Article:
The Michigan Wolverines, for the 12th time in program history, are the NCAA Division I Men’s Swimming and Diving Champions.
Head coach Mike Bottom joins a long line of legendary Michigan coaches to have won titles; this is the program’s 12th, which breaks a tie with Ohio State for the most ever. He joins Matt Mann, Gus Stager, and John Urbanchek as men to have guided the sport’s most storied collegiate program to titles.
On his staff is Josh White, the guru of distance. When Bottom took over this program, he didn’t grab White from the usual big-name programs. Instead, he found Dr. White out west in California, where he was the head coach of Division III program Pomona-Pitzer. Bottom is truly a complete head coach. Not only in what he gets out of his swimmers, but the ability to identify that kind of talent.
White was in charge of the training of Connor Jaeger, who won two of Michigan’s three event titles at this meet. That brings the Wolverines to 163 event titles: also more than any other program in the world.
Mark Hill is the other assistant for the men’s program; after sacrificing for three years as a volunteer, Hill joined the staff full-time this year when the men’s and women’s programs merged. He came to Michigan after getting to know Bottom in the Florida Keys. There, Bottom was a coach at the famed Race Club, and Hill was the head Age Group Coach of a club in Key Largo and a high school coach on Islamorda. Not exactly the resume you’d expect to be brought in to Michigan, but after one year of working together at the Race Club, Bottom knew he’d found gold.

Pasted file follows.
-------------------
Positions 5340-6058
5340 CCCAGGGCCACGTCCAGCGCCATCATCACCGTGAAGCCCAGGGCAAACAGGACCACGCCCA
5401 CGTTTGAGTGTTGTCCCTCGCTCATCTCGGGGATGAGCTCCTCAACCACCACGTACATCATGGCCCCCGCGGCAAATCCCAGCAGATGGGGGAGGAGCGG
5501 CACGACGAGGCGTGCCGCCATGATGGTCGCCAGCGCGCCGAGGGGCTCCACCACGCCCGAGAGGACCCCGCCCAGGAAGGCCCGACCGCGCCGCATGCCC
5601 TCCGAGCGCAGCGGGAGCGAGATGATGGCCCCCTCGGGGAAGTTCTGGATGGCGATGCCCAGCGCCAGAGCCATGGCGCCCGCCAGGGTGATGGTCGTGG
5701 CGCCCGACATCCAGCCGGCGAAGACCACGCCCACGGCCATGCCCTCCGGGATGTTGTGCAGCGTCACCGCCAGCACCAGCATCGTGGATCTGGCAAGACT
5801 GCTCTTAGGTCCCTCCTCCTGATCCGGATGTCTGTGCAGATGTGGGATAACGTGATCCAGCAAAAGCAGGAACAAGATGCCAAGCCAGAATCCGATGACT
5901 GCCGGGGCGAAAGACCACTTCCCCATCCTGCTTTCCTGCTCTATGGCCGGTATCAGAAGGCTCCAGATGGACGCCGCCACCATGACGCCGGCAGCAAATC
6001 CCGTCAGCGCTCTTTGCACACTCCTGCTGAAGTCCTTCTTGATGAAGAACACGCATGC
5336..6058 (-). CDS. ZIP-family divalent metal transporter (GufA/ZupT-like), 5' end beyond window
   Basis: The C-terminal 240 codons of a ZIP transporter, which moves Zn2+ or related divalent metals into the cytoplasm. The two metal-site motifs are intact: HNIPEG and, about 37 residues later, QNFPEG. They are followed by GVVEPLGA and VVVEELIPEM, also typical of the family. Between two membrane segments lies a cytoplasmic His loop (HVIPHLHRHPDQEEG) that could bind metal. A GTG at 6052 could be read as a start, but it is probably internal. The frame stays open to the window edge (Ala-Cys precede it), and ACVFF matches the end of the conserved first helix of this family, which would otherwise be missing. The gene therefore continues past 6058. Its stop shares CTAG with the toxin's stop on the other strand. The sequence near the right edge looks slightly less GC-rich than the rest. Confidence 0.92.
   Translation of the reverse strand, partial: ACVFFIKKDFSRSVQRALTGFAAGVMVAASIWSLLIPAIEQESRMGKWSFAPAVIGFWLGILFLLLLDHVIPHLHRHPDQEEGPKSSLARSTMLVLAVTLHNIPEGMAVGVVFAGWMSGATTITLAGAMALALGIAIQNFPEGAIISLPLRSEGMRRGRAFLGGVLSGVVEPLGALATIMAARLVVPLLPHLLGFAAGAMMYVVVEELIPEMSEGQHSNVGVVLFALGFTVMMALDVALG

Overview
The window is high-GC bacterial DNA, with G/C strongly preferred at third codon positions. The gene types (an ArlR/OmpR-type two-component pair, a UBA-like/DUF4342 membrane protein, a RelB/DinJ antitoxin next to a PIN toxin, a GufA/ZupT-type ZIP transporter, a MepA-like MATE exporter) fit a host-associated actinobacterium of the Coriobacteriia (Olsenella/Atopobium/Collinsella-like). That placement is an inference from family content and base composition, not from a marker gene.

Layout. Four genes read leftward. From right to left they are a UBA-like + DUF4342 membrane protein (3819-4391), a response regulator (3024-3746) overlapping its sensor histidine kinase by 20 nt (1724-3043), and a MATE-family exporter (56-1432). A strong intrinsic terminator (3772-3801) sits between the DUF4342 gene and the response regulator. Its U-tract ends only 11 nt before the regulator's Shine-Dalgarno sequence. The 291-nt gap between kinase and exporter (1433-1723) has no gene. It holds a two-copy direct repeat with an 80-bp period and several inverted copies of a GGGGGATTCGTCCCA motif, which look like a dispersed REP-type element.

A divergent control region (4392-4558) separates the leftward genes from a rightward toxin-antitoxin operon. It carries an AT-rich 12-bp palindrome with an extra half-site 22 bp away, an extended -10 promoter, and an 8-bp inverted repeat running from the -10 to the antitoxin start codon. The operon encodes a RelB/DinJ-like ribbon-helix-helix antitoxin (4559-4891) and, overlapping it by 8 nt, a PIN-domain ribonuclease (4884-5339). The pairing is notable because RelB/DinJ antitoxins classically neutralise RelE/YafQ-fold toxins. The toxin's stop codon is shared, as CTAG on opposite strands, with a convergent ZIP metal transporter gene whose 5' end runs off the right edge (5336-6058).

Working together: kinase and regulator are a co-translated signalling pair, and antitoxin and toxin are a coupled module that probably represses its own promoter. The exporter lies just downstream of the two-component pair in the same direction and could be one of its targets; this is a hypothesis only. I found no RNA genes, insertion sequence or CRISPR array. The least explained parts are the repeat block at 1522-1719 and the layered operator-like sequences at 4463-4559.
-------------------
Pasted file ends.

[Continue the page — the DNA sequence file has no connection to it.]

Hill has also been a spear-head for much of the “fun” that Michigan has used over the years to attract recruits and publicity to the program and that kept the team mentally fresh.
If ever there were a swimming program that could give credit to every member of the team, it was this one. This season started off rocky for the Wolverines, as all of their upperclassmen were suspended for a week early in the year. Most swim coaches would be nervous to lose control of their athletes’ training for that long, but Bottom certainly got their attention. From then on, there was not a more positive, cohesive, and enthusiastic team than these Wolverines.
All-Time NCAA Champions
1. Michigan 11 (’13, ’95, ’61, ’59, ’58, ’57, ’48, ’41, ’40, ’39, ’38, ’37)
2. Ohio State 11 (’62, ’56, ’55, ’54, ’52, ’50, ’49, ’47, ’46, ’45, ’43)
3. Texas 10 (’10, ’02, ’01, ’00, ’96, ’91, ’90, ’89, ’88, ’81)
4. USC 9
5. Auburn 8
6. Stanford 8
7. Indiana 6
8. Cal 4
9. Yale 4
10. Florida 2
T-11. Arizona 1
T-11. Tennessee 1
T-11. UCLA 1
From the Water Carnival, to the 20-yard record-breaking meet, to the “First Chance” meet, to their Big Ten and NCAA titles, Michigan never looked anything less than sharp. That 20-yard meet was really something special. At a time of year when the Wolverines weren’t expecting to be all that fast, when they were a little broken down, that meet gave them the opportunity to actually break records. When you think you’re exhausted and still are told your team broke a dozen National Records, there’s nothing like that psychologically.
Most NCAA Event Titles
1. Michigan 153
2. Stanford 147
3. Ohio State 118
4. USC 115
5. Texas 103
Here’s the full Michigan roster, who were crowned National Champions. The Wolverines only graduate 7 off of their roster, and with a monstrous senior class next year, they’ll be back near the top of the country.
|Jonathon Ekleberry||RS SO|
|Zach Kelch||RS SO|
|Anders Lie Nielsen||FR|
|Daniel Miller||RS FR|
|David Moore||RS SO|
|Adam Oxner||RS SO|
|Jeremy Raisky||RS FR|